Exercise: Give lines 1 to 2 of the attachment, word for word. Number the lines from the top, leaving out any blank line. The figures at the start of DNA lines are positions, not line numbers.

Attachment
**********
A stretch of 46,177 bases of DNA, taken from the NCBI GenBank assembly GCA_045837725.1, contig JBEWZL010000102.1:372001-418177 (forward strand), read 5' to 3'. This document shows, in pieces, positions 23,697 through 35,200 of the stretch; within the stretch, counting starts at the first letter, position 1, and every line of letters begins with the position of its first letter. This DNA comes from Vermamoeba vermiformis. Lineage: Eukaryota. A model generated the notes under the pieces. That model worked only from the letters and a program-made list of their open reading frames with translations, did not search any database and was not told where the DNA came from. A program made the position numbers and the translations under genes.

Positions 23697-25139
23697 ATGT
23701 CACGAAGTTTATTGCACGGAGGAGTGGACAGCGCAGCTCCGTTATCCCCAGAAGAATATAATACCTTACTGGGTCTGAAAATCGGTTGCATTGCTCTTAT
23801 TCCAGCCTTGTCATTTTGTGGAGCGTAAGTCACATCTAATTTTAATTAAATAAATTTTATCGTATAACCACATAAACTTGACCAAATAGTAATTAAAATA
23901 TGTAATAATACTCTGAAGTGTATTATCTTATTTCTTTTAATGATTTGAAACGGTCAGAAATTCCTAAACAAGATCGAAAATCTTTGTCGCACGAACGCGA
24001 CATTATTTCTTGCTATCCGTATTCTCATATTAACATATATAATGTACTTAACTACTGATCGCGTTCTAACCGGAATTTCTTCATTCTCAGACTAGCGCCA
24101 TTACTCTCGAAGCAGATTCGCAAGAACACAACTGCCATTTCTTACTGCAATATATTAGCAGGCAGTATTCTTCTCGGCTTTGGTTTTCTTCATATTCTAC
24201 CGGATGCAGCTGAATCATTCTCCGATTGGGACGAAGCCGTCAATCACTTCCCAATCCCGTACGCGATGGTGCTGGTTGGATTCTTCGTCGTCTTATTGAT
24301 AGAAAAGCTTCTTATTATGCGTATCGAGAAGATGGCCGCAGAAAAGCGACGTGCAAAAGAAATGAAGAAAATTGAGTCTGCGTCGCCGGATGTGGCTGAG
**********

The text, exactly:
A stretch of 46,177 bases of DNA, taken from the NCBI GenBank assembly GCA_045837725.1, contig JBEWZL010000102.1:372001-418177 (forward strand), read 5' to 3'. This document shows, in pieces, positions 23,697 through 35,200 of the stretch; within the stretch, counting starts at the first letter, position 1, and every line of letters begins with the position of its first letter. This DNA comes from Vermamoeba vermiformis. Lineage: Eukaryota. A model generated the notes under the pieces. That model worked only from the letters and a program-made list of their open reading frames with translations, did not search any database and was not told where the DNA came from. A program made the position numbers and the translations under genes.

Positions 23697-25139